Emerging Water Treatment Technologies

Membrane Filtration

In 2008, the City’s three water treatment facilities produced approximately 230 million gallons per day (MGD) on average, to sufficiently supply the 1.8 million consumers in the City of Baltimore and the metropolitan area. As a part of the overall “multiple barrier” treatment process, the City employs the Rapid Sand Filtration technique, a widely-used and accepted water treatment system dating back to the early part of the 20th century.

This water purification method principally involves running water through a filter bed of sand media which separates impurities and other suspended solids from water and allows clean water to percolate through the tiny voids of the fine sand particles. The amount of suspended solids in drinking water is tightly regulated by the Maryland Department of the Environment and closely monitored at the filtration plants. Water clarity is used as one indicator of the potential for water to harbor harmful microorganisms; the clearer the water, the better the water. Though the sand filtration process is technically complex in terms of engineering, chemical, and mechanical aspects, it is conceptually simple and involves running water through a bed of sand media to allow water through the media pores and to extract and separate very small particles on the sand bed surface.

In the current water treatment system, processes upstream of the filtration process in the treatment train help in the removal of a significant portion of larger particles and other impurities through chemical application and extended detention times in settling tanks. These upstream processes reduce filter loading and extend individual filter runtimes during the filtration process, assuring that the treatment plants can meet both quantity and quality demands. The rapid sand filtration system has proven to be effective, simple, cost-effective, reliable, and easy to maintain and operate and provides water of high clarity. However, with continued increased emphasis on water clarity, and in an effort to ensure that “raw” water of varying clarity can be successfully treated, the metropolitan water system is working with Baltimore area engineers and scientists to explore a newer and more technologically advanced method of filtration: membranes.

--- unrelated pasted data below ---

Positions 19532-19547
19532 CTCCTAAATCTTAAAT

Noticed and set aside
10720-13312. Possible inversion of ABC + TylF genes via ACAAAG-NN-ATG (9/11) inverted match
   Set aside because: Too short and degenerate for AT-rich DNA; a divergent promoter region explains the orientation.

As part of a study to design a water filtration plant that can treat raw water from the Susquehanna River, membrane filtration is being evaluated as a part of the treatment train. Membranes are very thin hollow tubes that allow water to pass through while retaining extremely small particles ensuring that very high water clarity can be achieved.  They are more suitable for raw water which can change quality very quickly. The process of membrane filtration involves forcing water through the membrane wall to separate impurities. (Figure 1). Filtration takes place from the outer surface of the fiber to the hollow inner core. Filtered water passes through the wall of the fibers while particulates in the feed stream are retained on the outside of the fiber wall.

Membrane configurations come in the pressure mode filtration system in the submerged membrane filtration system. The submerged membrane systems, as illustrated in Figure 2, operate in open tank design. Feedwater typically flows by gravity into the membrane cell. A suction pump draws filtrate water through the membranes. Submerged systems are ideal for retrofitting existing basins and increasing capacity in a small footprint.

Pressurized membrane systems (Figure 3) operate in a closed environment. Feedwater is pressurized through the membranes. Both the submerged and pressurized systems have fully automated processes including backwash, cleaning, and membrane integrity testing.
The City along with its water partners in the surrounding jurisdictions will continue to explore promising treatment techniques to provide high-quality water to regional consumers.